At last, just in time for the holidays, comes the answer to the burning question that bubbles up this and every Christmas among the musicals-obsessed: Who could possibly inherit the mantle of Carol Channing in "Hello, Dolly"? Now we have the unlikely answer: As the Widow Twankey in the Old Vic's unruly, overlong and under-rehearsed Christmas pantomime "Aladdin," a gloriously game Ian McKellen suggests himself as a natural Dolly, an Anglicized Edna Everage and even a possible Edna Turnblad in "Hairspray."
At last, just in time for the holidays, comes the answer to the burning question that bubbles up this and every Christmas among the musicals-obsessed: Who could possibly inherit the mantle of Carol Channing in “Hello, Dolly”? Now we have the unlikely answer: As the Widow Twankey in the Old Vic’s unruly, overlong and under-rehearsed Christmas pantomime “Aladdin,” a gloriously game Ian McKellen suggests himself as a natural Dolly, an Anglicized Edna Everage and even a possible Edna Turnblad in “Hairspray.”
Prancing about the Vic’s once-hallowed stage telling hoary jokes in an array of increasingly outlandish costumes, with wigs to match, the outre McKellen is a one-man party all his own, even when the festivities around him feel mighty forced.
The grin-and-bear-it nature of the proceedings may matter less to English auds, doubtless every bit as weaned on the panto tradition as, by all accounts, was Sir Ian himself. After all, rare is the British child who isn’t introduced to the theater via the knockabout knees-up that is the seasonal panto: a roisterous amalgam of audience participation, off-color innuendo (“Your front porch could do with a good lick”) and good-natured transvestitism that, presumably, requires more discipline than one might think to deliver the goods.
By now I’ve lived in London long enough to get the panto ritual, all the while savoring the array of insider-related jibes that here rope in Trevor Nunn, Peter Hall, Matthew Bourne and, heavens above, even Fiona Shaw. And it’s with that in mind that Sean Mathias’ production –tweaked at the eleventh hour, according to industry scuttlebutt, by panto veteran Roy Hudd (“The Solid Gold Cadillac”) — seems to be straining for a bonhomie that should be the British stage’s birthright. Nor can it have helped that the production opened to the press at only the third performance; this is one venture where interested spectators are advised to wait until well into the run.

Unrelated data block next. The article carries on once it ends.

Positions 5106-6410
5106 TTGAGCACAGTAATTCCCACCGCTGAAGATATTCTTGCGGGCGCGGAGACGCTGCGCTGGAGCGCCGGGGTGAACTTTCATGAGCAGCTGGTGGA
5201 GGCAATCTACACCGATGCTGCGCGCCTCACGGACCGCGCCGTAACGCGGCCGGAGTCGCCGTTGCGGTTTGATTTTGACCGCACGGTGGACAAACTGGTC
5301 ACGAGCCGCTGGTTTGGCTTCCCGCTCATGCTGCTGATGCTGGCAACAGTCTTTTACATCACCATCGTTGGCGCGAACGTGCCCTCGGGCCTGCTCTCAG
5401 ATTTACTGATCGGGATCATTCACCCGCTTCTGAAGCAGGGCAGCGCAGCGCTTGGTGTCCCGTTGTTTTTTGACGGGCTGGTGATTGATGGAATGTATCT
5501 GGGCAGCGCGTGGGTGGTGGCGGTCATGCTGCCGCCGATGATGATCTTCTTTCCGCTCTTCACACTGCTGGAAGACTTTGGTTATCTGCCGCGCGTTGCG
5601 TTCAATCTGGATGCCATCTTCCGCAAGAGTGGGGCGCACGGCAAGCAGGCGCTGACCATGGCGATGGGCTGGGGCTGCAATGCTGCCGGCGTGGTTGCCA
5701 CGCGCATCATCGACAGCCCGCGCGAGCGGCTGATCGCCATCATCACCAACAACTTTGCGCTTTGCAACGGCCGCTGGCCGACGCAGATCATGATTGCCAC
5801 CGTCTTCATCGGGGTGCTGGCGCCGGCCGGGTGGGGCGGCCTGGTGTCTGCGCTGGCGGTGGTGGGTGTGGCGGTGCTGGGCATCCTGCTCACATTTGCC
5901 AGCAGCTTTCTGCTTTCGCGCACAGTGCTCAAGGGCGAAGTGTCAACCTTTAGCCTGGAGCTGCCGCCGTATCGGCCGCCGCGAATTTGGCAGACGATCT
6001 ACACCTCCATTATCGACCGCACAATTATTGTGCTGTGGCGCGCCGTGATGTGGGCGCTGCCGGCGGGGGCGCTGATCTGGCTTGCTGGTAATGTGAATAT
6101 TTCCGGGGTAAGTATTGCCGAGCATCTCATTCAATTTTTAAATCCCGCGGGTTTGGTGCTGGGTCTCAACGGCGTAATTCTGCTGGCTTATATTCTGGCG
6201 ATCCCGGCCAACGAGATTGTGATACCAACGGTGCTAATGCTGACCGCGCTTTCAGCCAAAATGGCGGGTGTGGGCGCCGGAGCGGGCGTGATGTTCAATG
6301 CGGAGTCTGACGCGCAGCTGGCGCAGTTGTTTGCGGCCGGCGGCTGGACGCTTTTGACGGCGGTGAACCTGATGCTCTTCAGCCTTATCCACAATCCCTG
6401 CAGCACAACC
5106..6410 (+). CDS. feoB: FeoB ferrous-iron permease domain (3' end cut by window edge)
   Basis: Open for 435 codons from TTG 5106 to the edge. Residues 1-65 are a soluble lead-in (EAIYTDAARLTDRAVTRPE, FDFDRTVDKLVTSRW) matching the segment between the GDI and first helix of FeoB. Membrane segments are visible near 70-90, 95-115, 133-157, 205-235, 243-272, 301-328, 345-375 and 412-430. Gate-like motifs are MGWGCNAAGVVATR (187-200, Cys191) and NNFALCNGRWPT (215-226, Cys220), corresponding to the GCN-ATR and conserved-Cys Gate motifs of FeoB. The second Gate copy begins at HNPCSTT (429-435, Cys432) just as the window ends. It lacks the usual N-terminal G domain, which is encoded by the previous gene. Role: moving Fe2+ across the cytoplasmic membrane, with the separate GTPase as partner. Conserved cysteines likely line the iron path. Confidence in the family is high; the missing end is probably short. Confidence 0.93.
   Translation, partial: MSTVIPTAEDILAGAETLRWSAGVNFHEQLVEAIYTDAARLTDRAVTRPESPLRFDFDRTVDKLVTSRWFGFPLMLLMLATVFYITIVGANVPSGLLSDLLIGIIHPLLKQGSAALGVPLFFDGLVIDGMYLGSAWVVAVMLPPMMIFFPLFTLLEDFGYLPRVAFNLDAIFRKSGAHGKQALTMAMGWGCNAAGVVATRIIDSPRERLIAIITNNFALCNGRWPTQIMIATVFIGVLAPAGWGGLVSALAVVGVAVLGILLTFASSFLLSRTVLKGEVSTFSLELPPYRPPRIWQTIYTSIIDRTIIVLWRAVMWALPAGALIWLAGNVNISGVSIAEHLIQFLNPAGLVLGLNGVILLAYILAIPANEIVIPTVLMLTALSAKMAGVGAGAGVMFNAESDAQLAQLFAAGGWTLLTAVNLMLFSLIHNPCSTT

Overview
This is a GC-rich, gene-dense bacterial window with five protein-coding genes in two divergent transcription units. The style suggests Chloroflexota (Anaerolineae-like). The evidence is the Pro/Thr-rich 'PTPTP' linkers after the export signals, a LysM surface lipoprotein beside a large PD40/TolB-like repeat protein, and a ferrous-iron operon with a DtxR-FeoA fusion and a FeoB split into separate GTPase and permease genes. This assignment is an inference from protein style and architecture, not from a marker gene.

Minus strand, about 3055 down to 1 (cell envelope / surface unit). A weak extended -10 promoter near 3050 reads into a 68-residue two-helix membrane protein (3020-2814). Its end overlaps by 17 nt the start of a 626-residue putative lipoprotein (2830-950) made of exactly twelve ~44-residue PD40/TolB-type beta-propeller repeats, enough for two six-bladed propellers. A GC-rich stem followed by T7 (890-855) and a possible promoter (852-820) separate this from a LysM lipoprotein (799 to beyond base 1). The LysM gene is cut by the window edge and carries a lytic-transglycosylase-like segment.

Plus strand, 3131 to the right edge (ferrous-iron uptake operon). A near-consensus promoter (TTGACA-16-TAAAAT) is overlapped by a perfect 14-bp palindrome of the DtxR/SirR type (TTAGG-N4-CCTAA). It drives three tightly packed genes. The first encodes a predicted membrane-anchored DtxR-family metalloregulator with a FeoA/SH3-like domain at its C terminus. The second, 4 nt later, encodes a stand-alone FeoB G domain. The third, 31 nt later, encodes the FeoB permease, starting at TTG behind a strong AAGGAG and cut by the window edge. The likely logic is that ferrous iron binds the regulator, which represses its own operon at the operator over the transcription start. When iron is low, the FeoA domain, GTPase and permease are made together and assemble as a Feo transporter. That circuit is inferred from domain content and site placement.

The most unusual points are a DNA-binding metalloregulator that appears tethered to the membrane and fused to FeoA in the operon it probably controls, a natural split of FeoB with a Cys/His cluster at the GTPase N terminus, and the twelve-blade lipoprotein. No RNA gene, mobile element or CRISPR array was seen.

The story of Aladdin and His Wonderful (some say Magic) Lamp is, of course, as old as the hills, dating back in theater terms to its 1788 stage premiere at Covent Garden. Since then, “Aladdin” has joined such perennials as “Jack and the Beanstalk,” “Puss in Boots” and “Snow White and the Seven Dwarfs,” among many others, as folkloric favorites that guarantee an audience, delighting kids with the licensed anarchy on offer (all that shouting back at the stage!) while tickling their parents with some scarcely veiled salaciousness.
“Aladdin” obsessives this season can choose between this version, with its tony cast including Maureen Lipman and Roger Allam (London’s acclaimed Willy Brandt in “Democracy”), and what one assumes to be a slightly rougher version of the same tale at the Hackney Empire in East London, starring that musical theater butterball Clive Rowe as the washerwoman Twankey.
But it’s hard to imagine a grander version of slumming it than McKellen in full faux-grandiose sail here. Making his/her appearance “fresh from the Peking sales,” McKellen’s Twankey has barely flounced into view before an actor not exactly known for his musical pipes is growling snatches of “I Feel Pretty” and “I Enjoy Being a Girl,” followed by a smiling caveat to the audience: “Don’t encourage me.” (Oh, why not?)
McKellen gives off the complicitous glee of a kid who has been caught with a notably well-exercised thigh in the candy box, his mock-Shakespearean segues (“Whence that loud knocking within?”) giving way neatly to topical jokes skewering Britain’s just-deposed home secretary David Blunkett alongside, most mercilessly, George W. Bush and Tony Blair.
None of the other players, as yet, make much of an impression against the witty, bright backdrops of designer John Napier, which pay homage to Saul Steinberg’s famous New Yorker cartoon by way, the program tells us, of someone named Flo Perry. Maureen Lipman’s mustachioed Dim Sum appears unusually becalmed, and Sam Kelly’s Emperor seems surprisingly absent from proceedings after his scene-stealing work this summer in the National’s “A Funny Thing Happened on the Way to the Forum.” (It’s Kelly, on the other hand, who tips us off to the show’s inordinate length, remarking late in act one, “The last rickshaw’s at 12.”)
The title role, unusually, has been cast with a man (likable Scottish actor Joe McFadden) as opposed to the usual cross-dressing, leggy woman, and his opposite number, Cat Simmons’ Princess, has the show’s prettiest voice.
But not even the premiere of a new song by Elton John and Lee Hall, the composer/lyricist team behind the upcoming “Billy Elliot — The Musical” (co-produced by Old Vic Prods.), can steal the comic thunder of McKellen at his most majestically impish. Looking for all the world like Dustin Hoffman in “Tootsie,” this supremely upstanding of classicists isn’t the first person you’d imagine high-kicking his way to the finale of “Broadway Baby,” from “Follies.”
But then, “Aladdin” can honestly be said to show off McKellen as we’ve never seen him: This theatrical Christmas, he’s the season’s brightest bauble.